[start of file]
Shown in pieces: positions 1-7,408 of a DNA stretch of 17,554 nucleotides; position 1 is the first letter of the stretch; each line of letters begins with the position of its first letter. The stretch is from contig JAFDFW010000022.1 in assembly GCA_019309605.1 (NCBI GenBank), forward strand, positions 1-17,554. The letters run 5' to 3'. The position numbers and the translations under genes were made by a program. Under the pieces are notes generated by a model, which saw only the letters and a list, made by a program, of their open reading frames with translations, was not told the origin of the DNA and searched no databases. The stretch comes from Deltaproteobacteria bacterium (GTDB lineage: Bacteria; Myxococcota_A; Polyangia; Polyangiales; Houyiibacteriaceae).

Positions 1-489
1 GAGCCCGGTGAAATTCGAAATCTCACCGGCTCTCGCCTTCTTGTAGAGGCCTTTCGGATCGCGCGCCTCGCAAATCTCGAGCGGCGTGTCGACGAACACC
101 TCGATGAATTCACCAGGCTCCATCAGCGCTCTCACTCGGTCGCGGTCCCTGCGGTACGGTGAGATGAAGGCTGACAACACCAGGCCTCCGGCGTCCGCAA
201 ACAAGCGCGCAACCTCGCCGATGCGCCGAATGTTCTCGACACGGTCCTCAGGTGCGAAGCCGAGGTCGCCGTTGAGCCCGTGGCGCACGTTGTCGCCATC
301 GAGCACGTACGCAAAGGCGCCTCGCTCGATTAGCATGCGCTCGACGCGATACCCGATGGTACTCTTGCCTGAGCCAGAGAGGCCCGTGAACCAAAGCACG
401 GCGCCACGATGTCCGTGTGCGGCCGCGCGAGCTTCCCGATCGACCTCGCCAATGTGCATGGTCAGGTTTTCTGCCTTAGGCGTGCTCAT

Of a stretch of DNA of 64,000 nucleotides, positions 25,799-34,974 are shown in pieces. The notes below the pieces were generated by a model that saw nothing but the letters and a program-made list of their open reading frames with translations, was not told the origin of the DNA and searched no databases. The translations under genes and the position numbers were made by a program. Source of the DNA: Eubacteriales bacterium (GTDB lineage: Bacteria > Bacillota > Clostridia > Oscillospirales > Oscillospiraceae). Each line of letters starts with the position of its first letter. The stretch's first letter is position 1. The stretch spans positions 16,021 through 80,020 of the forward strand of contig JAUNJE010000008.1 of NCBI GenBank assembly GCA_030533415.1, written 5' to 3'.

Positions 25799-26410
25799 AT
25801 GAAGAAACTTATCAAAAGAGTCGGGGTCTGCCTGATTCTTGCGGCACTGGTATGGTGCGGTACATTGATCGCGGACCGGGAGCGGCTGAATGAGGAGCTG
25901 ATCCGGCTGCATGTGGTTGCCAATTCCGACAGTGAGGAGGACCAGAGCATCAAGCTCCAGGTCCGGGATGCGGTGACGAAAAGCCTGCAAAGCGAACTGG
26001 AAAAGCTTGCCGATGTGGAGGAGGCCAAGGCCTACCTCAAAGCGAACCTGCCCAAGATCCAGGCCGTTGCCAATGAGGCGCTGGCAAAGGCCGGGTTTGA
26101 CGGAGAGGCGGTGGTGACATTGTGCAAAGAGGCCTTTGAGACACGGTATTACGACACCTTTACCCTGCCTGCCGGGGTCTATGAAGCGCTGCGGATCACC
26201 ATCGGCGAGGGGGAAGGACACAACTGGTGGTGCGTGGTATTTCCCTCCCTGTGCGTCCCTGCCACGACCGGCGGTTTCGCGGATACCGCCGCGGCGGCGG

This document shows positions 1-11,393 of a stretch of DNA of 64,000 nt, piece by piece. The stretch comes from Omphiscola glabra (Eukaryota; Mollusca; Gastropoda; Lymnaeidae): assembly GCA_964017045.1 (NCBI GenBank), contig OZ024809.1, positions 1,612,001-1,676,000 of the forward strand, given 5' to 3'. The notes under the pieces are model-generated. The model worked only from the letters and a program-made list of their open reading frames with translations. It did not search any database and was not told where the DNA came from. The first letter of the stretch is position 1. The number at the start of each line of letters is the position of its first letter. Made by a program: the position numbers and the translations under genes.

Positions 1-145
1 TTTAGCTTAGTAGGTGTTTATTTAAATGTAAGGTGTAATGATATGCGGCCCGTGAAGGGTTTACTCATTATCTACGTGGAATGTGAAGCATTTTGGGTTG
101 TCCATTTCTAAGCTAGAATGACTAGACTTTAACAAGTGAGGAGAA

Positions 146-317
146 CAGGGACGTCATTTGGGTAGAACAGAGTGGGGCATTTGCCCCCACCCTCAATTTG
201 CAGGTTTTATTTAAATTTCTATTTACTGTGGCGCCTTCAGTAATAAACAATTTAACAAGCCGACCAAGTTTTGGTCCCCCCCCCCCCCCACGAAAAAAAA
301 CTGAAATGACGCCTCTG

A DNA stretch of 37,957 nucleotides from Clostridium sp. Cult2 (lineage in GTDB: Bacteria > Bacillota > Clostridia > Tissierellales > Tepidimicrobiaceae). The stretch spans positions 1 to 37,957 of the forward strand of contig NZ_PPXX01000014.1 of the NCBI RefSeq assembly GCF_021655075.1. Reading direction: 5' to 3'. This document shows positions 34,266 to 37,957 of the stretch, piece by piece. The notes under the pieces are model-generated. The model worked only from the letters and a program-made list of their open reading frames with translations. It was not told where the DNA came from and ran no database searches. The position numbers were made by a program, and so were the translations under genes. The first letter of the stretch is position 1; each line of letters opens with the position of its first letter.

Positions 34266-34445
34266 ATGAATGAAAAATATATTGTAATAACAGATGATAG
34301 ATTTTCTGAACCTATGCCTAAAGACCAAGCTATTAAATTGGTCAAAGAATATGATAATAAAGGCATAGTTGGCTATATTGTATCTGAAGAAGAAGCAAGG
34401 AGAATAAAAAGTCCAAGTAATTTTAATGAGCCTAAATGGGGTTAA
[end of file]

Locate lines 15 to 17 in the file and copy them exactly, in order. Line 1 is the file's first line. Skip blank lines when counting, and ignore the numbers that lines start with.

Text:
26201 ATCGGCGAGGGGGAAGGACACAACTGGTGGTGCGTGGTATTTCCCTCCCTGTGCGTCCCTGCCACGACCGGCGGTTTCGCGGATACCGCCGCGGCGGCGG

This document shows positions 1-11,393 of a stretch of DNA of 64,000 nt, piece by piece. The stretch comes from Omphiscola glabra (Eukaryota; Mollusca; Gastropoda; Lymnaeidae): assembly GCA_964017045.1 (NCBI GenBank), contig OZ024809.1, positions 1,612,001-1,676,000 of the forward strand, given 5' to 3'. The notes under the pieces are model-generated. The model worked only from the letters and a program-made list of their open reading frames with translations. It did not search any database and was not told where the DNA came from. The first letter of the stretch is position 1. The number at the start of each line of letters is the position of its first letter. Made by a program: the position numbers and the translations under genes.

Positions 1-145